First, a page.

AllState Arena - Chicago, IL
June 1, 2014
**1/2 out of ****
The second incarnation of WWE Payback feels a lot like angel-hair pasta. Yes, you can make a satisfying meal with a plate full of angel-hair pasta, but its of a rather thin consistency. Beef ravioli or fettuccine alfredo would be far heartier than noodles easily mistaken as the thread in the hem of your cargo shorts.
How thin can pasta be to a) still be considered pasta and b) still be filling? The feud between John Cena and Bray Wyatt has been stretched so thin that's lost its elasticity, and Wyatt reciting the same chorus in a breathy drone every week only deadens its snap. Evolution and The Shield have had enough staredowns in the past two months to fill a WWE release on Blu-Ray.
That's been a common criticism of late-era WWE, that the storytelling grows so uninspired and elementary, that a feud stretched across three PPVs is beyond lifeless by the rubber match. The company could pass out black armbands and hold a tribute show for said feud the next night on Raw.
That was the ill that induced some gags and wheezes out of a so-so event in front of usually fiery Chicago, who slipped in and out of silent paralysis through the night (to be fair, there was probably anxious tension toward the result of the Blackhawks-Kings seventh game, which Chicago ultimately lost in overtime). WWE's last three PPVs in 'The Windy City' (Money in the Bank 2011, Extreme Rules 2012, Payback 2013) are all memorably superb, and the crowd played a role in each's success. If WWE was relying on the crowd to bail out weak storytelling going in, they should've pulled harder for the Kings in game six.
The best match of the night was the main event, The Shield vs. Evolution in an elimination-style no holds barred match. After the six men tore down North Jersey with a show-stealer at Extreme Rules, this one didn't quite pack the same punch. The schizo-paralysis worked its way in and out through the match, which itself alternated between frenetic and basic.
Rollins continues to fit seamlessly into the opening of "young heartthrob who throws himself off of high places" that Jeff Hardy vacated five years back, which goes a long way in letting him stand out amongst loose screw Ambrose and chosen beast Reigns. Evolution getting swept out is less surprising in 2014. Had Batista (in his best 1986 Rougeaus ensemble) and Orton bowed out in 2003, I'd be wryly thinking, "So, Hunter's pulling this off 3-on-1, eh?" Triple H needing happy fans to stabilize the company under his thumb is more apt to lock the ego away.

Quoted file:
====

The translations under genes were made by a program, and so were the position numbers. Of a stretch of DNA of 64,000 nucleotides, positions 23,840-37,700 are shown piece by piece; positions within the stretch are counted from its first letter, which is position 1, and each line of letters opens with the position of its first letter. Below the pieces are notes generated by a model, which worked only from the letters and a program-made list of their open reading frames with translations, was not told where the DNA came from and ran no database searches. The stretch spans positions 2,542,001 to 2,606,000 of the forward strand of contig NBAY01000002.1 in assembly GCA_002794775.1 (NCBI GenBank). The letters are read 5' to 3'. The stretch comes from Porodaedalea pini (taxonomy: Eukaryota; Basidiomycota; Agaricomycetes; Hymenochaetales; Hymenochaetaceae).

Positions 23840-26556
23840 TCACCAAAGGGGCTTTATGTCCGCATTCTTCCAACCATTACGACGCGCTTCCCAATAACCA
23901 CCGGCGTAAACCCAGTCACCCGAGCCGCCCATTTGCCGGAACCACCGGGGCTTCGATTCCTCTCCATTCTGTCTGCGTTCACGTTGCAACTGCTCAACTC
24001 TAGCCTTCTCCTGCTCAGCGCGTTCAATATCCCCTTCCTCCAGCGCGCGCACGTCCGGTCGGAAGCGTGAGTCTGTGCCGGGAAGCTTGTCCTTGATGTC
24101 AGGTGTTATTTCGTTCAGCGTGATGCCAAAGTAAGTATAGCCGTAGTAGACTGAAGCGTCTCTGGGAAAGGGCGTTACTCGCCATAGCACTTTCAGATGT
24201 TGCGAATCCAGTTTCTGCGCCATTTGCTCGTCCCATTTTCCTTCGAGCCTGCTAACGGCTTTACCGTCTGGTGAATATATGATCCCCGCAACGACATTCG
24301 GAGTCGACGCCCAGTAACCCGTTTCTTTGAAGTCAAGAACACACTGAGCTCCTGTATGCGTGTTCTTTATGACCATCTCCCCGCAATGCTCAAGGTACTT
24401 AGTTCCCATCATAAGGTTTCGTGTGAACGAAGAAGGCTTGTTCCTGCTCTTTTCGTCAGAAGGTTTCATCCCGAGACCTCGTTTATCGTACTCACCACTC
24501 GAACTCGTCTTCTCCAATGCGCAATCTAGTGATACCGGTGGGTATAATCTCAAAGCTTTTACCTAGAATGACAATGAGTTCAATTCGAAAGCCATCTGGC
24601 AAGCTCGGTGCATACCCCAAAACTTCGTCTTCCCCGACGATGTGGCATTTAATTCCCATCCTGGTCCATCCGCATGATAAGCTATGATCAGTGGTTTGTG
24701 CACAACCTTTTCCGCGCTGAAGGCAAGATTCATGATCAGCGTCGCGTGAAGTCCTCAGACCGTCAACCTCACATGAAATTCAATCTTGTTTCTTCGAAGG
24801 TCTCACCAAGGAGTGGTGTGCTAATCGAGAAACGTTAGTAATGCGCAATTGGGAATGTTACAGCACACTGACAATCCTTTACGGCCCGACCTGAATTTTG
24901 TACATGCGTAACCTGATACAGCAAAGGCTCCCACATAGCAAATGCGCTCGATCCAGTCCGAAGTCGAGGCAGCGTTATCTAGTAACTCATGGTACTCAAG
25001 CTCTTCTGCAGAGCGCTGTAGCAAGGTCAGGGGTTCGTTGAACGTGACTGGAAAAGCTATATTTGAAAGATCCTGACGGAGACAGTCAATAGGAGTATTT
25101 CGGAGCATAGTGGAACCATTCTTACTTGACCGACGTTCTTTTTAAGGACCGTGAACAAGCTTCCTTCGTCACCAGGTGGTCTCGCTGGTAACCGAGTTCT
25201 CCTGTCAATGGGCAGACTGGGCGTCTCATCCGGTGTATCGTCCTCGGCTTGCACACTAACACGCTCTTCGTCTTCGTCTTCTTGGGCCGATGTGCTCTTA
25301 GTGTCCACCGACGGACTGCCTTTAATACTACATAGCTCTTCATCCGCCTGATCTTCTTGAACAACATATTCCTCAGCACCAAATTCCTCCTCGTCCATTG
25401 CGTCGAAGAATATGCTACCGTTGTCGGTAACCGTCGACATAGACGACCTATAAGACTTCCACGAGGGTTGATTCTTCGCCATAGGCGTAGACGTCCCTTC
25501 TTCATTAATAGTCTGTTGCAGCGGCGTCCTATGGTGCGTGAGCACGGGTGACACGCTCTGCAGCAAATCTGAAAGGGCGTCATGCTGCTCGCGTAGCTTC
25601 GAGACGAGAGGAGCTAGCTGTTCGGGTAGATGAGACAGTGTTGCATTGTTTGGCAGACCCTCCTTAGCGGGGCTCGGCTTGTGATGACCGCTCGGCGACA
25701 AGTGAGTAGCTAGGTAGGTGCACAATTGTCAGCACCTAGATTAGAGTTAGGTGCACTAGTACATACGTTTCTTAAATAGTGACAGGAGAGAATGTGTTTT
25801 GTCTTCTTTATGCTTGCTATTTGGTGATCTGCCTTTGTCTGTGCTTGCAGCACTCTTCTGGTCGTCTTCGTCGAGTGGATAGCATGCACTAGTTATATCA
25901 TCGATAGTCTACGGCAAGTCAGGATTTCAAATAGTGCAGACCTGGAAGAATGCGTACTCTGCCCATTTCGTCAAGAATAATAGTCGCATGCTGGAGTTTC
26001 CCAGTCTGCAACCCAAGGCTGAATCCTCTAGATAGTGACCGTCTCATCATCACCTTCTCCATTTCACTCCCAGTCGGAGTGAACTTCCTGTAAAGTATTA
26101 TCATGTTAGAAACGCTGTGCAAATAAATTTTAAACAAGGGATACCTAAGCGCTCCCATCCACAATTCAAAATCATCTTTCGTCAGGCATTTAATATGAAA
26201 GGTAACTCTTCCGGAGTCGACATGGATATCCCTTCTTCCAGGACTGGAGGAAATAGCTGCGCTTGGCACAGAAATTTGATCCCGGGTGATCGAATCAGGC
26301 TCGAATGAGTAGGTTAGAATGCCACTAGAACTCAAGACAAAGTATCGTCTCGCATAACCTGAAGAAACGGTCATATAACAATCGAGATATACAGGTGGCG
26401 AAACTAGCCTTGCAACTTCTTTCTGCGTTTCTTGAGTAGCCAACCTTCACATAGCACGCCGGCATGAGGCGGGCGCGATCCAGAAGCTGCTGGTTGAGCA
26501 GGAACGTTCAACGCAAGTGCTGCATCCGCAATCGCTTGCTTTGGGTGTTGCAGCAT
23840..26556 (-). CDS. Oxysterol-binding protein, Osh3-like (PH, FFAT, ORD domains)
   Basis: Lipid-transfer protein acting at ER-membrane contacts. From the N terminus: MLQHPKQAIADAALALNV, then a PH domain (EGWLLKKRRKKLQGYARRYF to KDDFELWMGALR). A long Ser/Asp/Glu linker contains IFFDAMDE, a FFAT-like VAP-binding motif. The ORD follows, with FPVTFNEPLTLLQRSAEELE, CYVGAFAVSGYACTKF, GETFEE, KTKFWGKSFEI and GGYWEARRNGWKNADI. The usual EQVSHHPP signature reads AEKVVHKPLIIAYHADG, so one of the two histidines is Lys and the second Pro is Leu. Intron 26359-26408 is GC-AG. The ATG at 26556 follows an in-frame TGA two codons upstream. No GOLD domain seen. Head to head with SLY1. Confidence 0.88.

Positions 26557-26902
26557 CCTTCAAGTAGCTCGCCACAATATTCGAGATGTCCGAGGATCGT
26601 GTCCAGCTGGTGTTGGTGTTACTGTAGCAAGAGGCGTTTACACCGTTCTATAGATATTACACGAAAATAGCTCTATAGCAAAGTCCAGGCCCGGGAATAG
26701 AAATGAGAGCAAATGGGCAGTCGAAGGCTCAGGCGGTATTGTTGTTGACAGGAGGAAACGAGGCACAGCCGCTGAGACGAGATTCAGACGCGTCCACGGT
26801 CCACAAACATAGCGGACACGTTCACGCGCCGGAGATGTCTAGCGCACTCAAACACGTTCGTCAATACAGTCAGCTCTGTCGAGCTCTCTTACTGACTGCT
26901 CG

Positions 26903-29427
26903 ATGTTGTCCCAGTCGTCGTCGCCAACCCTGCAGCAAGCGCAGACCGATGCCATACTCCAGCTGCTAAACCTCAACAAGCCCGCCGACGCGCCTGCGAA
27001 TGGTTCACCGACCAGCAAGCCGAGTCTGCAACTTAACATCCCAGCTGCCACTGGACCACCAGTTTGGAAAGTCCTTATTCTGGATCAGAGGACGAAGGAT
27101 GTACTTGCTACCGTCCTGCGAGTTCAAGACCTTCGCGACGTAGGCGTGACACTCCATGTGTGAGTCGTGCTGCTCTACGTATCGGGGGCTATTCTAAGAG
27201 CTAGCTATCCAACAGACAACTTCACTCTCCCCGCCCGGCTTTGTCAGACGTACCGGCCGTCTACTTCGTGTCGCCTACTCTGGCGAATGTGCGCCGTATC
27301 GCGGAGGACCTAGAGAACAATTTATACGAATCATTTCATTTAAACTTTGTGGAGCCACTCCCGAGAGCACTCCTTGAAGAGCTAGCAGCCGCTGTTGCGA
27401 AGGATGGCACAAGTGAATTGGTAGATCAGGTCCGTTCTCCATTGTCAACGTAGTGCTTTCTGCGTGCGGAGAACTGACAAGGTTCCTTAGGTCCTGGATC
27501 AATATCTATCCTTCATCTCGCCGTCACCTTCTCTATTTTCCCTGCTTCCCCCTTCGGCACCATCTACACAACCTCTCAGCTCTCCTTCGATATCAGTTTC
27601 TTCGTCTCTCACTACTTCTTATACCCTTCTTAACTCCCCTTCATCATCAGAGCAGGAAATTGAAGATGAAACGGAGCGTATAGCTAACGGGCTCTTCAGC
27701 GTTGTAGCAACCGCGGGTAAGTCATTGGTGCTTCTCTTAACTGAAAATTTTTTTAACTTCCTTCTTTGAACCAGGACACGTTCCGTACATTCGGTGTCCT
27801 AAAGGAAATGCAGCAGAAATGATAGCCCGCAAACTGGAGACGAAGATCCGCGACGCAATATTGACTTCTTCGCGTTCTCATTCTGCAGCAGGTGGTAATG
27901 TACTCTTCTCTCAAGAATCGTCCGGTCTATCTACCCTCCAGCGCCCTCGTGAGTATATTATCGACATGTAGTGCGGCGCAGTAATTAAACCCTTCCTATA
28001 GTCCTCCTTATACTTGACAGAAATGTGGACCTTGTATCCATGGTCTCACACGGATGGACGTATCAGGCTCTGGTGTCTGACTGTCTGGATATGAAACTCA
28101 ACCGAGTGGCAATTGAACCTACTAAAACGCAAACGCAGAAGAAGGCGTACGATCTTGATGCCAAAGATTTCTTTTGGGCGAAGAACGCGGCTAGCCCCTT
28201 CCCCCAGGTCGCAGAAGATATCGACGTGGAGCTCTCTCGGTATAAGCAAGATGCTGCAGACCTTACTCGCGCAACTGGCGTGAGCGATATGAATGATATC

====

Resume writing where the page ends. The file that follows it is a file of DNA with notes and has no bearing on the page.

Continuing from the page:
Cena and Wyatt's Last Man Standing bout was considerably less satisfying, but at least it was several rungs above Cena going full Popeye spinach bender on all three Wyatts alone, only to be felled by the kid who punked out Cam Newton.
Fans who may have lost power during a storm, only to have it come back on during the match, may have been wondering when The Usos signed to face Luke Harper and Erick Rowan. Wouldn't have been a dumb thought, considering all four men carried about half the body of the match. Cena-Wyatt wasn't insulting like it was at Extreme Rules, but 'scattered' is a good label for the deciding match. I still think anyone that could write a coherent flow chart detailing every point of the feud, without blowing their retinas out, should win free WWE Network for a year.
Speaking of scattered, there was reportedly a meeting before the Memorial Day Raw in which Helmsley and McMahon clashed over the use of the midcard, with the son-in-law wanting more focus on their storylines as a way to make their eventual elevation easier. Apparently, Helmsley also believes Raw lacks "flow", and I'll assert that belief. Raw most weeks is like a three hour arthouse flick edited by someone with horse blinders and an eye-patch.
What we get are decent midcard battles for gold like Barrett vs. Van Dam and Sheamus vs. Cesaro, with no attachment aside from our prior feelings toward the characters. Yeah, they're fine matches, but I'd like to think emotional attachment goes a longer way than workrate.
I don't have hard data at hand, but I'd wager that the midcard serves as a microcosm for how a company projects creatively. In 1995, WWE was largely awful, and the midcard was one WrestleCrap entry after another. In 1998-2000, WWE thrived, and the top 20-25 guys on the show had a purpose AND were coming through in action. In 2003, WWE hit a slump, and much of their midcard was filled with stale Attitude cogs and uninteresting OVW call-ups.
In 2014, the midcard's all dressed for the dance, but there's no dance to speak of. Shows like Payback, for as mostly solid as it was, tell me, "The dance was weeks ago, and we're still talking about it."
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